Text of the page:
These essays represent an attempt to understand the Chinese mind through its philosophy. The first volume of its kind, the collection demonstrates how Chinese philosophy can be understood in light of techniques and categories taken from Western philosophy. Eight philosophers, each of whom is a recognized authority in Western philosophy as well as in some area of Chinese philosophy, contribute chapters from perspectives that indicate the uniqueness of the Chinese way of thinking in categories adapted from (...)
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  38. Consciousness and Understanding in the Chinese Room.Simone Gozzano - 1995 - Informatica 19:653-56.
    In this paper I submit that the “Chinese room” argument rests on the assumption that understanding a sentence necessarily implies being conscious of its content. However, this assumption can be challenged by showing that two notions of consciousness come into play, one to be found in AI, the other in Searle’s argument, and that the former is an essential condition for the notion used by Searle. If Searle discards the first, he not only has trouble explaining how we can (...)
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  39.  38
    The Prospect of Familism in the Global Era: A Study on the Recent Development of the Ethnic-Chinese Business, with Particular Attention to the Indonesian Context.Yahya Wijaya - 2008 - Journal of Business Ethics 79 (3):311-317.
    The ethnic-Chinese business is often characterised by a central role of the family both in the structure of the firm and in its corporate culture. This has political, social as well as cultural reasons. The centrality of the family in business has its advantages and disadvantages. On the one hand, it enables a fast, efficient and flexible process of decision-making. On the other hand, it often contradicts modern business professionalism. The younger generation of ethnic-Chinese business actors tend to (...)
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  40.  45
    Intellectual Property Rights and Chinese Tradition Section: Philosophical Foundations.John Alan Lehman - 2006 - Journal of Business Ethics 69 (1):1-9.
    Western attempts to obtain Chinese compliance with intellectual property rights have a long history of failure. Most discussions of the problem focus on either legal comparisons or explanations arising from levels of economic development (based primarily on the example of U.S. disregard for such rights during the 18th and 19th centuries). After decades of heated negotiation, intellectual property rights is still one of the major issues of misunderstanding between the West and the various Chinese political entities. This paper (...)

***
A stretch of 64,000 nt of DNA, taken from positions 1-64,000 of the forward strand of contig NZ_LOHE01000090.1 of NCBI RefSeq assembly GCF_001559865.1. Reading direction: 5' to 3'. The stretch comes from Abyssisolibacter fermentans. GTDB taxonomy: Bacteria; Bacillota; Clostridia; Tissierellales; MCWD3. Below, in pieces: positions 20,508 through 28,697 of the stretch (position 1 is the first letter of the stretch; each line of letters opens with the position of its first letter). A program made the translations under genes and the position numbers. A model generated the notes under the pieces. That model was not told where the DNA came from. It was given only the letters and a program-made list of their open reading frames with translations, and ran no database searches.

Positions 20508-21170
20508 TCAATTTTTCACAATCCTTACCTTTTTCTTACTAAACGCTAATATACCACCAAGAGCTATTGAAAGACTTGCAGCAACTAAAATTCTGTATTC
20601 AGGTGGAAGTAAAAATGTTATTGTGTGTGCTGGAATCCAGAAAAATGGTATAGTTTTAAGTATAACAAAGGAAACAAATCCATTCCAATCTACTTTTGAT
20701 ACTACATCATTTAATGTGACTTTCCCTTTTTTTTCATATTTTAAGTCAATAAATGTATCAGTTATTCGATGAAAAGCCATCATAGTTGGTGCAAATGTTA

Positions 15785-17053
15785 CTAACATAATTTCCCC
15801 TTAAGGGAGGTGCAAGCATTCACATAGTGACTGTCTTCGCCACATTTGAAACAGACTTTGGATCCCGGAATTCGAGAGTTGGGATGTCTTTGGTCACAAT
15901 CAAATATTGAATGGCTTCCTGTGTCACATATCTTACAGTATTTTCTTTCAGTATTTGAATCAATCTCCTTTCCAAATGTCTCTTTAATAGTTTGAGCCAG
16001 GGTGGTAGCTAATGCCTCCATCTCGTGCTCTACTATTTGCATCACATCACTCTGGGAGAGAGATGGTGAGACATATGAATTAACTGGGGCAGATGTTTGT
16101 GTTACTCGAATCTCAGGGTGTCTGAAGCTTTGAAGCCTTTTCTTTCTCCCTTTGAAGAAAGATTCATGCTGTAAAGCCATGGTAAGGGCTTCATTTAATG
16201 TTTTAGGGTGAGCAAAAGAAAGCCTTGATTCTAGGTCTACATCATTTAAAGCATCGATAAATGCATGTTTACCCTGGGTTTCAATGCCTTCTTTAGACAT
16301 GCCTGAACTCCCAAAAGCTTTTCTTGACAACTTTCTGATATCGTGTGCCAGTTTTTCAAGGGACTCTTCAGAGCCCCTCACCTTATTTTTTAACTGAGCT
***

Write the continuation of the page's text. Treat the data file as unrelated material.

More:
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  41.  41
    Migration of Chinese Consumption Values: Traditions, Modernization, and Cultural Renaissance. [REVIEW]Cheng Lu Wang & Xiaohua Lin - 2009 - Journal of Business Ethics 88 (3):399 - 409.
    Most observers of the Chinese consumer market have seen its linear evolution from a traditional culture toward a more Westernized consumer society during the country's three-decade experimentation of the free market. Recent development, however, shows a cultural renaissance in China wherein Chinese people have increasingly demanded their traditional culture components to be part of their consumption experience, coinciding with China's re-emergence as a country of economic and political power. We identify this shift, explore its causes, and discuss its (...)
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  42.  12
    Graphic Contaminations: Cosmopolitics of the ‘I’ in American Born Chinese and Persepolis.Claudia Schumann - 2016 - Studier i Pædagogisk Filosofi 4 (2):38-53.
    The article explores the demands that the conflictual dimension of globalization poses for a cosmopolitan education. Such an emphasis seems necessary in times where the populations who undertake inter- and intra-national border crossings are increasingly those who are forced to: those trying to escape unbearable poverty, atrocious wars, the disenfranchised and victims of racist, sexist or religious persecution. Reflecting on the experiences articulated in the two graphic novels, Persepolis and American Born Chinese, the dimension of the globalizing world and (...)
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  43. Searle’s Philosophy and Chinese Philosophy: Constructive Engagement.Bo Mou (ed.) - 2008 - Brill.
    This anthology investigates how Searle’s philosophy and Chinese philosophy can jointly contribute to the common philosophical enterprise and shows how such comparative methodology of constructive engagement is important in philosophical inquiry. Searle contributes his keynote essay and his engaging replies to the other contributions.
     
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  44. The Chinese Room Argument Reconsidered: Essentialism, Indeterminacy, and Strong AI. [REVIEW]Jerome C. Wakefield - 2003 - Minds and Machines 13 (2):285-319.